In this article published in 2016 in Malacologia, the mentions highlighted in orange are only cited as authorship and yet listed under the references section; the references in yellow are unambiguous bibliographic references (as they also are followed by a page number for instance), thus they are listed under the references section; the blue references should have been listed in the bibliography list but are not (Waite and Allmon 2016, cited in Bénichou et al. (2018)).

Figure 3.  

In the electronic version of this paper on bats, the authorships underlined in blue are linked to the bibliographic references while the others are not because the references are not given in the bibliography (Foley et al. 2017 cited in Bénichou et al. (2018)).

The original source is therefore somehow dissociated from its current taxonomic treatment (Agosti et al. in press), limiting and obscuring scientific discussions, the digital-automated construction of citation networks or/and the development of relevant citation metrics (Nielsen et al. 2017) . These practices often require substantial effort to not only discover the bibliographic reference implicit in the authorship of a taxon (Fawcett et al. 2022), but also to get a copy of the cited publication (Page 2016).

Why do we need to change our practices?

These practices, in concealing the authorship of the scientific concept to which they refer (i.e. the discovery and description of the taxon), impede and bias the results of new machine data-mining. In the digital age and the era of the semantic web, in which building a citation network by machine is one of the emerging properties (Berners-Lee et al. 2001; Nielsen et al. 2017), it becomes crucial to link the scientific name used to its original description, both in a human- and machine-actionable way (Bénichou et al. 2021). This link should resolve at least to the article, and ideally to the respective treatments, and be accessible in an open access FAIR format rather than only as a PDF which impedes highly accurate data extraction (Goodman et al. 2018). Ideally, it should also include further links via persistent identifiers to any other biological data (e.g. morphological, molecular, ethological) constituting the taxon cited, thus allowing the use of text and data mining tools to extract traits. This will allow immediate access to facts and their sources provided by the author(s) to the entire scientific community and the societal world making use of such taxonomic data.

Proposed solution for what should be changed: the recommendations

  1. Provide each scientific name of a taxon (at least at its first mention in the paper) with authorship (and date), and add corresponding entries to the publication’s “Bibliographic references” section.
  2. If the publisher’s guidelines do not allow you to list it as a reference, cite it properly as a bibliographic reference (by adding the page number after the date for instance). Make sure it is considered a valid bibliographic reference by the journal so you can list it in the bibliographic reference section. For instance prefer the notation Infrantenna fissilis Liu and Sittichaya 2022: 48 instead of Infrantenna fissilis Liu & Sittichaya, 2022 (for a species described in EJT p. 48). Placed below the taxonomic treatment this mention will also refer unambiguously to the bibliographic reference and will have to be listed in the bibliographic references.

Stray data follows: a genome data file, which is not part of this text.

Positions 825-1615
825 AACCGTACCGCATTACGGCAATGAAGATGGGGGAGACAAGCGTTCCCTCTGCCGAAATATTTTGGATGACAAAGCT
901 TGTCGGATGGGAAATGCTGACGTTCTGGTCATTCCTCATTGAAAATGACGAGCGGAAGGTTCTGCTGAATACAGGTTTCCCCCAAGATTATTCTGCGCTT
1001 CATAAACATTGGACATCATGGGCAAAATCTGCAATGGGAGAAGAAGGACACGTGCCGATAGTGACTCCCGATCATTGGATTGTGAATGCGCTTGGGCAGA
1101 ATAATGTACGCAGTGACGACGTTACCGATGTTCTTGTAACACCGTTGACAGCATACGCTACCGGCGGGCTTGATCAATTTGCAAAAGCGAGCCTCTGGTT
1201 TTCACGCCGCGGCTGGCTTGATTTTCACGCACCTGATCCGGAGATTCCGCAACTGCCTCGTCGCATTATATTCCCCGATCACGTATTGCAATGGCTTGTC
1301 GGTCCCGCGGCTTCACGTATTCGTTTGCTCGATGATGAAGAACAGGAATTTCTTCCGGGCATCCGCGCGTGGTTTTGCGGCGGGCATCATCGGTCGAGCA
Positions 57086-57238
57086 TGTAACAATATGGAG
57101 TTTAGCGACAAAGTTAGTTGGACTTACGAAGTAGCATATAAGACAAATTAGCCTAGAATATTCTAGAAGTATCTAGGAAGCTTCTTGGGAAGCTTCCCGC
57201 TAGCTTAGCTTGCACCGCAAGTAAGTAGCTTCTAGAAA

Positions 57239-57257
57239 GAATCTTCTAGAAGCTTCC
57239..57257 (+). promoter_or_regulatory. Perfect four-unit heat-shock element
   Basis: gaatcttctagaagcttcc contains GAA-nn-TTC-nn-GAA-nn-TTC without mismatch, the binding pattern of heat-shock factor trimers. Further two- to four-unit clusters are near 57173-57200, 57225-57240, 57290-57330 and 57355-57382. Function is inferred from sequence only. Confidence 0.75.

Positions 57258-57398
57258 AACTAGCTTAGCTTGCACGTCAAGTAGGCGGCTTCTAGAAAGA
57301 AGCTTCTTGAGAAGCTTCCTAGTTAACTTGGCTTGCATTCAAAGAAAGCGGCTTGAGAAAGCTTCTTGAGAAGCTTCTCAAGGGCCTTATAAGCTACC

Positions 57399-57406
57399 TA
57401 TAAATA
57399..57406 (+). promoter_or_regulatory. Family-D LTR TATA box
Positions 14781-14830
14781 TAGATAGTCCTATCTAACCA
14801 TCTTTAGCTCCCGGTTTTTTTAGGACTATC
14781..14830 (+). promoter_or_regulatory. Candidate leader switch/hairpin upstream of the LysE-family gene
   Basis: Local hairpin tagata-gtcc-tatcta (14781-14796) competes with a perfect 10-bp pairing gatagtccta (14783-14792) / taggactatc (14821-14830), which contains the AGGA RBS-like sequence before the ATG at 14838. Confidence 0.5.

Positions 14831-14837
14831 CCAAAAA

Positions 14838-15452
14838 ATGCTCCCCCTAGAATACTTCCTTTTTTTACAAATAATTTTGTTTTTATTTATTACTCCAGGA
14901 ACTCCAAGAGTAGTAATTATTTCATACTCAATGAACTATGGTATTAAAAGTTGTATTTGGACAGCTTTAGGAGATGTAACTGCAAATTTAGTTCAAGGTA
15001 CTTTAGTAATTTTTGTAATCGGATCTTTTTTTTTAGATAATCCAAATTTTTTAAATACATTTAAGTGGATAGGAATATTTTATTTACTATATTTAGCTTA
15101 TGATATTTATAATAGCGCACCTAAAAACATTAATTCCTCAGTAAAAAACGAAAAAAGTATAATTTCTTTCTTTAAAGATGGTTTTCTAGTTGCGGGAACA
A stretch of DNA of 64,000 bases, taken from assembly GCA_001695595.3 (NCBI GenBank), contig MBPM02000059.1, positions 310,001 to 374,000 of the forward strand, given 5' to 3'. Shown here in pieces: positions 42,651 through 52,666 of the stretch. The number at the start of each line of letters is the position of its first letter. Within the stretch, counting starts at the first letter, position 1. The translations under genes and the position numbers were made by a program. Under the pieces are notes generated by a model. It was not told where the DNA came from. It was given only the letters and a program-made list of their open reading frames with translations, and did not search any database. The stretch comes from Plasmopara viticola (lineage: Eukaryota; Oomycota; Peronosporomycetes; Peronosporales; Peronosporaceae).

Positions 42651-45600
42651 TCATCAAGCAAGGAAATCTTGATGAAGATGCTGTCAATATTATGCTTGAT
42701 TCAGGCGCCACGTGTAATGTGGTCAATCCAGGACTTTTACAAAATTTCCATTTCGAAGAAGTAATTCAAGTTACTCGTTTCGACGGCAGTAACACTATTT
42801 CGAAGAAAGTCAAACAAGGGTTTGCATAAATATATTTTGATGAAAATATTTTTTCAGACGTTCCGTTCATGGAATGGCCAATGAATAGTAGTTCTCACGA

3. Provide the corresponding persistent identifier (PID) to each of these references when they exist, i.e. a Crossref DOI minted by the publisher or minted by the Biodiversity Heritage Library (BHL) when the legacy publication has been digitized and provided a DOI, or a DataCite DOI minted by organizations digitizing legacy literature (e.g. e-Periodica at the Federal Institute of Technology Zurich) or providing a repository for PDFs (Zenodo or the Biodiversity Literature Repository (BLR)).
  4. Provide the existing PID of the taxonomic treatment if any, using for instance the DOI of the treatment deposited in BLR, or for articles with primary taxonomic descriptions minted by BHL (for example:


As part of the CETAF E-Publishing Working group work on best practices in publishing, this paper was co-authored by members of the three communities and reflects the discussions of various meetings. It was then approved by their respective community boards. The text was improved by the comments of several colleagues that we would like to thank here: Gergely Babocsay, Thierry Bourgoin, Thomas Pape. This initiative is supported by the BiCIKL project which receives funding from the European Union's Horizon 2020 Research and Innovation Action under grant agreement No 101007492.

Funding program

The BiCIKL project receives funding from the European Union's Horizon 2020 Research and Innovation Action under grant agreement No 101007492.